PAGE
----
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Programmable logic controllers automate brake-caliper assembly operations

Oct. 30, 2017
Replacement PLC connects to existing I/O points

Carlisle Brake & Friction (CBF) in Bloomington, Indiana, manufactures high-performance and severe-duty brake, clutch and transmission equipment for OEM and aftermarket customers in the mining, construction, military, agricultural, motorsports, industrial and aerospace markets.

Assembly bench

Figure 1: The SA-10 bench assembles emergency brake calipers for Volvo and other large truck companies.

(Source: Dakswan Automation Systems)

Its products include hydraulic brake systems, transmission disks, clutch facings, brake rotors, torque converters, brake pads, hydraulic controls, master cylinders and similar products marketed under trade names such as Wellman Products Group, Carlisle Industrial Brake & Friction, Hawk Performance, Japan Power Brake and VelveTouch. CBF has 11 manufacturing facilities in the United States, United Kingdom, Italy, China and Japan. With more than 2,000 employees, CBF provides products to more than 100 original equipment manufacturers in 50 countries.

CBF had automated one brake caliper assembly bench at its plant in Bloomington, Indiana with a PLC. However, the installed PLC was unreliable with finicky outputs that didn’t always work, and CBF had trouble finding parts for it. CBF wanted to automate another assembly machine but didn’t want to use the same PLC, so it called upon us at Dakswan Automation Systems for help. We recommended replacing the existing PLC with an IDEC PLC, and automating the manual machine with another IDEC PLC.

Brake caliper assembly

Where it’s at

Figure 2: The SAHR assembly bench handles more complex brake calipers than the SA-10.

(Source: Dakswan Automation Systems)

CBF assembles emergency or parking brakes for big truck manufacturers such as Volvo and Caterpillar. It uses a semi-automatic process where the operator is required to perform light assembly work.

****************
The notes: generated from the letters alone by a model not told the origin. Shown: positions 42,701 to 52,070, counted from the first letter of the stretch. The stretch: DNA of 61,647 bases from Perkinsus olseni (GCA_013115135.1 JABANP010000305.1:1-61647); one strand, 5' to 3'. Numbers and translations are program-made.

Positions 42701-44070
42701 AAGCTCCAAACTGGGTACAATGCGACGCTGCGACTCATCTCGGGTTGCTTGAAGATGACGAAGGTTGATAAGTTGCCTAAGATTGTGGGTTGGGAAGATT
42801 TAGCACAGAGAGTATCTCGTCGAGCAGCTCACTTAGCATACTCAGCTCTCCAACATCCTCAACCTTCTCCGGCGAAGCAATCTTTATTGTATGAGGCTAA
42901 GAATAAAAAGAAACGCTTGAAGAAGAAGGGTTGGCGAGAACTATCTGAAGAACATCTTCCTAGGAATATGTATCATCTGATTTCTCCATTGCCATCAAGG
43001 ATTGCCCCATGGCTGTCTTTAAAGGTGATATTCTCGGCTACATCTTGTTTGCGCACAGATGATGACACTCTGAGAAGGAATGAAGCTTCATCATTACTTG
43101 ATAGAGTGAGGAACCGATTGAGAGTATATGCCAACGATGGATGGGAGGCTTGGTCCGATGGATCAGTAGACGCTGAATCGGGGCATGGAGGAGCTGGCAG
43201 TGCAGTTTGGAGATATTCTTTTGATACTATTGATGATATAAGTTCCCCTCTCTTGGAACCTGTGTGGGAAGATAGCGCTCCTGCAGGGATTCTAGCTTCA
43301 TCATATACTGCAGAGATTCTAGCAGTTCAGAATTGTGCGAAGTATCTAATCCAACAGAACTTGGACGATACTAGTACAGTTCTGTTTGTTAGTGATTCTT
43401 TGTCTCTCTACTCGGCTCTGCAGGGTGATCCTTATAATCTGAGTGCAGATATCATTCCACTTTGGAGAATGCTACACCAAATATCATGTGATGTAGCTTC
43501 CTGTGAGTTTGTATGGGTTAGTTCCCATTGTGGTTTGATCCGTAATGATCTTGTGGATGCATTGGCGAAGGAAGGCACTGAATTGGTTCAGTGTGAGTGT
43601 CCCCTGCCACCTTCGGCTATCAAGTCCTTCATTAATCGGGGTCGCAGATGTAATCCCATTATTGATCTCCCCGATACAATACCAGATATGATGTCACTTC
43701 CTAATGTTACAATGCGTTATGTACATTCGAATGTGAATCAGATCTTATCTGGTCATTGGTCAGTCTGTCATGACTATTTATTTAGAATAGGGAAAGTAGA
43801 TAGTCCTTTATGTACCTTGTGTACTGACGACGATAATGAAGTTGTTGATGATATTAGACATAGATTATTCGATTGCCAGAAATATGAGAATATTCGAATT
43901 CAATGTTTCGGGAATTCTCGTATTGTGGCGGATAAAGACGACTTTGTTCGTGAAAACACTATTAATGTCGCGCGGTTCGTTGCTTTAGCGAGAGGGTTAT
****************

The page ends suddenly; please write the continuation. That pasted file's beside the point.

The SA-10 assembly bench was already automated, but it needed a more reliable PLC (Figure 1). The previous PLC failed on a regular basis and wasn’t supported very well by the manufacturer.

The SA-10 bench consists of multiple stations to assemble an entire brake caliper system. The system first presses a magnet into the piston using a 600-lb pneumatic press. It applies a few O-rings, and then presses the piston into the cylinder using a 1,500-lb press. A pneumatic tool then tightens bolts in the caliper body.

The system loads springs on the piston, and a vision check by a Cognex camera confirms presence. When the part passes the inspection, it drops springs on the piston using a mechanical assembly actuated by pneumatic cylinders, and then applies and tightens the cap on the cylinder using an Acradyne torque tool.

Finally, it performs an air-leak test using a CTS air leak tester, and marks the part using a Telesis pin stamper.

The spring-applied, hydraulic-released (SAHR) caliper assembly bench assembles four different types of brake calipers—all essentially parking brakes for big trucks—following similar assembly operations (Figure 2). These operations are a little more complex because three of the caliper types have double cylinders instead of one, and the SAHR bench has a hydraulic testing unit, as well as an air leak tester, and two torque tools—Atlas Copco nut runners—to tighten the cylinder caps.

The SA-10 was previously controlled by another PLC, and the SAHR was a manual line that CBF wanted to automate.

PLC automation

Out with the old

Figure 3: A new PLC replaced the original on the SA-10 assembly bench.

(Source: Dakswan Automation Systems)

Replacing the existing PLC on the SA-10 line was a relatively simple matter. Dakswan installed an IDEC FT1A PLC, connected it to the existing 40 discrete I/O points and programmed the PLC to follow the existing control scheme (Figure 3).

Automation for the SAHR line was designed from scratch by Dakswan. The SAHR has 80 discrete I/O and four analog I/O, and, while the operations are similar to the SA-10, additional programming was required.

The bench connection

Figure 4: The two nut runners connect to the PLC via Modbus TCP.

(Source: Dakswan Automation Systems)